Nomadland by Jessica Bruder looks at a relatively invisible American demographic: a mobile workforce, made up mostly of people in their 60s and 70s, who live out of vans and cars and follow low-wage seasonal employment opportunities around the country because they can’t afford homes. I wasn’t aware of this demographic before I read about Nomadland, and once I read the book’s synopsis I knew I wanted to get hold of it.
In Nomadland, Bruder looks a range of employers and job opportunities that have attracted nomad workers, including: Amazon, who hires hundreds of workers (“Camper Force”) at warehouses across the country to handle holiday season order fulfillment; national parks who hire “camp hosts” to staff campgrounds over the summer; amusement parks; the sugar beet industry, who needs seasonal harvesters; and more. These employers hire nomad workers who descend on their locations, setting up temporary mobile home communities while the work is still paying. When the work dries up, the vans pull out and the communities disappear. The work is usually tedious, physically taxing and low paying, but the workers come anyway. They need the money.
In addition to looking at the jobs, Bruder spends a lot of time on the nomads’ way of life. Where do they shower? Park? How do they get mail? Bruder did an incredible amount of research for Nomadland, including getting her own van and spending time on the road with her subjects. She even took a job at Amazon as part of Camper Force to truly understand the experience of nomadic work. The result is a very thorough and empathetic view of the challenges of this type of lifestyle.
Bruder focused on one nomad – a woman named Linda – throughout Nomadland to lend the book a narrative structure. Linda went from a national park in California to a casino to an Amazon warehouse in search of income. The depiction of Linda’s story really captures the dichotomy of the nomadic lifestyle. On one hand, Linda enjoys an untethered existence, free to come and go as she wants, while still enjoying the benefits of a vibrant community of friends. Without rent to pay, she is unshackled from some of the financial stress that her peers share. Yes, she lives on a tight budget, heading to Mexico for cheap medical treatment and postponing needed repairs on her van, but she is debt-free and able to support herself. But Linda’s story is emblematic of so many Americans whose fortunes were decimated by the 2008 financial crisis. They lost jobs, savings, retirement plans, and the comfort of knowing that their needs would be covered into old age. Faced with financial uncertainty, they take to the road because they tave no other options. And while living on the road may sound romantic, it’s also hard in many, many ways.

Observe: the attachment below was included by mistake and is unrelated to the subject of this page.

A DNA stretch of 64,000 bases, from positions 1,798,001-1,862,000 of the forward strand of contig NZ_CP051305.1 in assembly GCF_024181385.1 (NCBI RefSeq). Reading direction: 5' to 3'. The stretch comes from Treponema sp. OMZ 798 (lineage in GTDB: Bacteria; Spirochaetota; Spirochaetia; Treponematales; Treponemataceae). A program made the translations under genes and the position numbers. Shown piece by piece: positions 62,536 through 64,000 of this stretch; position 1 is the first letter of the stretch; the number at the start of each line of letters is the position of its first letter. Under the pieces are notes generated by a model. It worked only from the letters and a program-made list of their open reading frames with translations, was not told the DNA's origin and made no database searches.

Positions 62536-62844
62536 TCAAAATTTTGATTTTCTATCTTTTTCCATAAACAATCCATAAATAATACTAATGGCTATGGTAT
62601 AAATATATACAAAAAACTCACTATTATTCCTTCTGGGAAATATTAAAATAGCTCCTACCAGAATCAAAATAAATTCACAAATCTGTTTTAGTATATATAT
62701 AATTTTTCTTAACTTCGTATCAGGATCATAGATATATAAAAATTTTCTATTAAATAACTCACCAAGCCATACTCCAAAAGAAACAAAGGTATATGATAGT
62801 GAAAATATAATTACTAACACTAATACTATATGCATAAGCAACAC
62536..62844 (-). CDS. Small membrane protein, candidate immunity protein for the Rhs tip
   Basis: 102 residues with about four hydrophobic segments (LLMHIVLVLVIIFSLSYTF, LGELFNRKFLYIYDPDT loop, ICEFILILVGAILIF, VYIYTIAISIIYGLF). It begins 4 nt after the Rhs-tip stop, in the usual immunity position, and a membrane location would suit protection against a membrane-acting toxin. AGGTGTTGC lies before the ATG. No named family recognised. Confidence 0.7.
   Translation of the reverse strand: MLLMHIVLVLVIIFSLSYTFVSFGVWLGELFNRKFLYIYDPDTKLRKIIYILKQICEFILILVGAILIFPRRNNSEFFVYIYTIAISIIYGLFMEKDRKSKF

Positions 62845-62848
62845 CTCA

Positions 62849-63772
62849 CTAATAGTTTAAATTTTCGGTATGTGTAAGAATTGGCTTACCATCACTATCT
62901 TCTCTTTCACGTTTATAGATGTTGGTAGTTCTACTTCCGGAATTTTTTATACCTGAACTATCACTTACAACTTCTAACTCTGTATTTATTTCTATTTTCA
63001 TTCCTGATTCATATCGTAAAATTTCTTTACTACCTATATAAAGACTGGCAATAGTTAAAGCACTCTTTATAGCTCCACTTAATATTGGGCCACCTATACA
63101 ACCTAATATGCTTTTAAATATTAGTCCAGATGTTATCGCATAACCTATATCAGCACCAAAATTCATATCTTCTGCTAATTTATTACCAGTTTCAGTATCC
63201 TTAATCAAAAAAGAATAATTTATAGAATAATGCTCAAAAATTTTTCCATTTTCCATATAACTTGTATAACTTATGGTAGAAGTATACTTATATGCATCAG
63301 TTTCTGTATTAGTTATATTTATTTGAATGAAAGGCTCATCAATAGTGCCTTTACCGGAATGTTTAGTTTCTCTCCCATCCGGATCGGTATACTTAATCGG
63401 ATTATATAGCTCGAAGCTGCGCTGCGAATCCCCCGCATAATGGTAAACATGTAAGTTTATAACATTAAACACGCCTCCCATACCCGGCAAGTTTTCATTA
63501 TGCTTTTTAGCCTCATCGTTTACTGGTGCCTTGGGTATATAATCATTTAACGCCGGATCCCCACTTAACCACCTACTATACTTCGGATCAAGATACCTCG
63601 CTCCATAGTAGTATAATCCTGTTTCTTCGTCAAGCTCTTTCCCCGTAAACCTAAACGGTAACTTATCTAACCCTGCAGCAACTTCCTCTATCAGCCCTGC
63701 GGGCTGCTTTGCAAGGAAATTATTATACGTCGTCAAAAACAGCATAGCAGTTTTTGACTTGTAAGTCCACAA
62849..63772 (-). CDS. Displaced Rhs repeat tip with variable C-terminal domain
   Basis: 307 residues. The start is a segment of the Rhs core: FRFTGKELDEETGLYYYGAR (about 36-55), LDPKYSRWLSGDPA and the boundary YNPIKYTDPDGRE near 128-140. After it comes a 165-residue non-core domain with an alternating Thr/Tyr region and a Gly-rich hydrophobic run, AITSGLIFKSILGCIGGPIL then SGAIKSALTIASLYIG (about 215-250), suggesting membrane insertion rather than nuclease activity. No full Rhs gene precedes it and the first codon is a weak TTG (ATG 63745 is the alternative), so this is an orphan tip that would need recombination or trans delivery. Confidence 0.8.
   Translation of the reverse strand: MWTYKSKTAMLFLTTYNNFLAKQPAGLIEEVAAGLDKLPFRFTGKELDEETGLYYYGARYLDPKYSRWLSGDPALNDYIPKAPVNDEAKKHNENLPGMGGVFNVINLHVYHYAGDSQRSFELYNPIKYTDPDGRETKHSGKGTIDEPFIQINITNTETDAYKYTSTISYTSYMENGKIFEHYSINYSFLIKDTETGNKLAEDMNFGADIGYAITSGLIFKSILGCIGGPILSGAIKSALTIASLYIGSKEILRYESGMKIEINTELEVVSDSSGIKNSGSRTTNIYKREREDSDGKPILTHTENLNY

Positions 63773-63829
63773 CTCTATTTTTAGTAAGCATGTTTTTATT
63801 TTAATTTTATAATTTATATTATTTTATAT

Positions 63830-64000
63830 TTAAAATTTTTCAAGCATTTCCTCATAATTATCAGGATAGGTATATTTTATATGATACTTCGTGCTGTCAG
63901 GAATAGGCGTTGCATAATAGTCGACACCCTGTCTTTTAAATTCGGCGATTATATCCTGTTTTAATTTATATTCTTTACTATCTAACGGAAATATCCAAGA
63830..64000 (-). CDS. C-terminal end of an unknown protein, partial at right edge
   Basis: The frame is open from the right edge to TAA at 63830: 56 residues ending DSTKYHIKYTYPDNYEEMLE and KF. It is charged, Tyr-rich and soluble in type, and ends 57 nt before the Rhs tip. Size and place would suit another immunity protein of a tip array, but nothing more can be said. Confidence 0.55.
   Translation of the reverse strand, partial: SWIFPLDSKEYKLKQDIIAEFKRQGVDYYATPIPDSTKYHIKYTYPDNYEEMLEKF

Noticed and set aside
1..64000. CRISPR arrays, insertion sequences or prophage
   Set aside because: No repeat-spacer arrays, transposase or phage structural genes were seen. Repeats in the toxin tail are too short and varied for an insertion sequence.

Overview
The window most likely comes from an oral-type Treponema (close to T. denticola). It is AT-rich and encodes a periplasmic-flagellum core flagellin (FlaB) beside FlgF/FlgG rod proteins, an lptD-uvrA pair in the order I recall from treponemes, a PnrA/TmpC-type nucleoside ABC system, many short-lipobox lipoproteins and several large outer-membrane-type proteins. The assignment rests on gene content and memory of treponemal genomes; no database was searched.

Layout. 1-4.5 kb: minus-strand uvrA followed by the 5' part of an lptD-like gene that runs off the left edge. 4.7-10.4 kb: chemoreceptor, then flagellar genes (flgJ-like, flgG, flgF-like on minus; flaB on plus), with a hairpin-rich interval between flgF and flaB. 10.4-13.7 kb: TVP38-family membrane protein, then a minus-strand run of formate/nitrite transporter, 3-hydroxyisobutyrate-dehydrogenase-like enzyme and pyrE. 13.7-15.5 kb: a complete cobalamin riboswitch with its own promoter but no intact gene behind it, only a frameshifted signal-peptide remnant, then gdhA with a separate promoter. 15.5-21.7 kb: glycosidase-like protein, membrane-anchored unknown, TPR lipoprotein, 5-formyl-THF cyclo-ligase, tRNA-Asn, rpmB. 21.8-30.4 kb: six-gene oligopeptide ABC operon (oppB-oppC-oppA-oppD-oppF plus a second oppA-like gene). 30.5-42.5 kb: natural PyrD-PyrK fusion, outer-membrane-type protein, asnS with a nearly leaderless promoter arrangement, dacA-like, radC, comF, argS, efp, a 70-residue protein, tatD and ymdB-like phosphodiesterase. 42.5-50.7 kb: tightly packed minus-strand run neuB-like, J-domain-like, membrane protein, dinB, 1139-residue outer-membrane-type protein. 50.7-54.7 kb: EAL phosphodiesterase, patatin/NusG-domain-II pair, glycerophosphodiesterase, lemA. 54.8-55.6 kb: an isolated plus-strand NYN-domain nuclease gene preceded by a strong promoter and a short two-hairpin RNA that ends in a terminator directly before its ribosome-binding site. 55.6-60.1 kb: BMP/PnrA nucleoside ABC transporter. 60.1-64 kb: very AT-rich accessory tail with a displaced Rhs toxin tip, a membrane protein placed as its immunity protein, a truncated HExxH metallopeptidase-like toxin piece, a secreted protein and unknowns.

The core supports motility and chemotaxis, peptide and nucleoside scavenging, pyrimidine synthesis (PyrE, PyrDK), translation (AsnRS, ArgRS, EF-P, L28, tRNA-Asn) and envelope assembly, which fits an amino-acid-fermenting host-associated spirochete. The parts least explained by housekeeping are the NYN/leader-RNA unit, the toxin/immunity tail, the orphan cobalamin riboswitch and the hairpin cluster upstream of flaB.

Nomadland was a fascinating book. There were a few places where Bruder veered off course a little and I found myself losing focus. The chapters focusing on Linda were the easiest to follow, but some of the other nomads’ stories tended to ramble a little. That said, I still found this to be an interesting and disturbing read. Of the many casualties of the financial crisis, these older Americans without good options are among the saddest.
I listened to Nomadland on audio. It was narrated by my friend Karen White, who gave it just the gravity it needed. Her precise delivery, verging on alarmed, conveyed the substance and urgency of the topic, yet she handled the book’s wry and humorous moments just as well.